Felicia Dorothea Hemans

(25 September 1793 – 16 May 1835 / Liverpool, England)

Carolan's Prophecy


A sound of music, from amidst the hills,
Came suddenly, and died; a fitful sound
Of mirth, soon lost in wail.–Again it rose,
And sank in mournfulness.–There sat a bard,
By a blue stream of Erin, where it swept
Flashing thro' rock and wood; the sunset's light
Was on his wavy, silver-gleaming hair,
And the wind's whisper in the mountain-ash,

Whose clusters droop'd above. His head was bow'd,
His hand was on his harp, yet thence its touch
Had drawn but broken strains; and many stood,
Waiting around, in silent earnestness,
Th' unchaining of his soul, the gush of song,–
Many, and graceful forms! yet one alone
Seem'd present to his dream; and she indeed,
With her pale, virgin brow, and changeful cheek,
And the clear starlight of her serious eyes,
Lovely amidst the flowing of dark locks
And pallid braiding flowers, was beautiful,
Ev'n painfully!–a creature to behold
With trembling midst our joy, lest aught unseen
Should waft the vision from us, leaving earth
Too dim without its brightness!–Did such fear
O'ershadow, in that hour, the gifted one,
By his own rushing stream?–Once more he gaz'd
Upon the radiant girl, and yet once more
From the deep chords his wandering hand brought out
A few short festive notes, an opening strain

Of bridal melody, soon dash'd with grief,
As if some wailing spirit in the strings
Met and o'ermaster'd him: but yielding then
To the strong prophet-impulse, mournfully,
Like moaning waters o'er the harp he pour'd
The trouble of his haunted soul, and sang–

Voice of the grave!
I hear thy thrilling call;
It comes in the dash of the foaming wave,
In the sear leaf's trembling fall!
In the shiver of the tree,
I hear thee, O thou voice!
And I would thy warning were but for me,
That my spirit might rejoice.

But thou art sent
For the sad earth's young and fair,
For the graceful heads that have not bent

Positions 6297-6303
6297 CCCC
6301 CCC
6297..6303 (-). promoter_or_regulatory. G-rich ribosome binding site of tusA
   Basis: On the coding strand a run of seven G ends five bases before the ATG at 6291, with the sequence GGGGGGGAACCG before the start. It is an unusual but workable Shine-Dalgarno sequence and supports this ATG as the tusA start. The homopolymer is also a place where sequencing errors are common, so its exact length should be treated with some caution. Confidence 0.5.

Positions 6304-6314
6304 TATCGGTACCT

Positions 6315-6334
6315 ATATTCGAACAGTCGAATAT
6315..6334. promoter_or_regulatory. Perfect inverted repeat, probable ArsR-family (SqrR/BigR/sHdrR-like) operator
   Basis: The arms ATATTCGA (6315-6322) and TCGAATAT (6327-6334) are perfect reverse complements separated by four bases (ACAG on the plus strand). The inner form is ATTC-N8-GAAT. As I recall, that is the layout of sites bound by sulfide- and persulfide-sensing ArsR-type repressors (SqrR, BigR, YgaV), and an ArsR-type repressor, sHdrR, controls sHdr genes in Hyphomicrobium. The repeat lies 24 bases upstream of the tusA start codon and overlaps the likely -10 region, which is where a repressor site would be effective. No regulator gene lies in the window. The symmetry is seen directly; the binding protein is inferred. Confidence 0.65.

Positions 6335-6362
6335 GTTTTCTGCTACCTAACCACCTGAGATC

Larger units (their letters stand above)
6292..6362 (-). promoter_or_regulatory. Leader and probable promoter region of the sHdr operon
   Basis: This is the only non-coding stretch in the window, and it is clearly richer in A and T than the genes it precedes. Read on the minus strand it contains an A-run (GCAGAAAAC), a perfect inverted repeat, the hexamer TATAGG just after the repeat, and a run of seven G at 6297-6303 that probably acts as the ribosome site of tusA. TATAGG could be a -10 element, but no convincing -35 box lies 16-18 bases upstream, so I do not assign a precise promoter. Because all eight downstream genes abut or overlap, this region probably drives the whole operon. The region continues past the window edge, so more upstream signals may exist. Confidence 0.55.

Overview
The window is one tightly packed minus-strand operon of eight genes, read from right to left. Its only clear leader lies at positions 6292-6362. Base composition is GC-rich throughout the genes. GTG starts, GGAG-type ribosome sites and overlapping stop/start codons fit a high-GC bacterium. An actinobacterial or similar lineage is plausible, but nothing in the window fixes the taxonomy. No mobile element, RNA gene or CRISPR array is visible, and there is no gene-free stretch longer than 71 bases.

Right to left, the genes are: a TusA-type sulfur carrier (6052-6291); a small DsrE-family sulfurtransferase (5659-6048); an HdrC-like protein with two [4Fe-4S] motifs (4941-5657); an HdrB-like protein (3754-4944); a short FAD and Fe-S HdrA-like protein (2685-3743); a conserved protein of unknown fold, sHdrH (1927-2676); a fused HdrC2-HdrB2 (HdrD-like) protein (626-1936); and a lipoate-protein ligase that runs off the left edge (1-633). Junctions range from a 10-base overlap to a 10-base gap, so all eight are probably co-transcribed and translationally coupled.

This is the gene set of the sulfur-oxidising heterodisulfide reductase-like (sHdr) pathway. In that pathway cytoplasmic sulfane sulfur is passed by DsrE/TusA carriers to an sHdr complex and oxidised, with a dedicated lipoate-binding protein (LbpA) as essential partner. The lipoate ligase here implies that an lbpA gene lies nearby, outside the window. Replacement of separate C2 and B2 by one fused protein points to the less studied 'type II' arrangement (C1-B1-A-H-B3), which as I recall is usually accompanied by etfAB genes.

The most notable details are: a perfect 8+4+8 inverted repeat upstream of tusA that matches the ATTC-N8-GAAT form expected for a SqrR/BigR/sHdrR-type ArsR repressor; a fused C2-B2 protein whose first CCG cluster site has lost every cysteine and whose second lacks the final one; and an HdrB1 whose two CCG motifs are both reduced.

To the wintry hand of care!

They hear the wind's low sigh,
And the river sweeping free,
And the green reeds murmuring heavily,
And the woods–but they hear not thee!

Long have I striven
With my deep foreboding soul,
But the full tide now its bounds hath riven,
And darkly on must roll.
There's a young brow smiling near,
With a bridal white-rose wreath,–
Unto me it smiles from a flowery bier,
Touch'd solemnly by death!

Fair art thou, Morna!
The sadness of thine eye
Is beautiful as silvery clouds
On the dark-blue summer sky!

And thy voice comes like the sound
Of a sweet and hidden rill,
That makes the dim woods tuneful round–
But soon it must be still!

Silence and dust
On thy sunny lips must lie,
Make not the strength of love thy trust,
A stronger yet is nigh!
No strain of festal flow
That my hand for thee hath tried,
But into dirge-notes wild and low
Its ringing tones have died.

Young art thou, Morna!
Yet on thy gentle head,
Like heavy dew on the lily's leaves,
A spirit hath been shed!

And the glance is thine which sees
Thro' nature's awful heart–
But bright things go with the summer-breeze,
And thou too, must depart!

Yet shall I weep?
I know that in thy breast
There swells a fount of song too deep,
Too powerful for thy rest!
And the bitterness I know,
And the chill of this world's breath–
Go, all undimm'd, in thy glory go!
Young and crown'd bride of death!

Take hence to heaven
Thy holy thoughts and bright,
And soaring hopes, that were not given
For the touch of mortal blight!

Might we follow in thy track,
This parting should not be!
But the spring shall give us violets back,
And every flower but thee!

There was a burst of tears around the bard:
All wept but one, and she serenely stood,
With her clear brow and dark religious eye,
Rais'd to the first faint star above the hills,
And cloudless; though it might be that her cheek
Was paler than before.–So Morna heard
The minstrel's prophecy.
And spring return'd,
Bringing the earth her lovely things again,
All, save the loveliest far! A voice, a smile,
A young sweet spirit gone.

Submitted: Thursday, April 08, 2010

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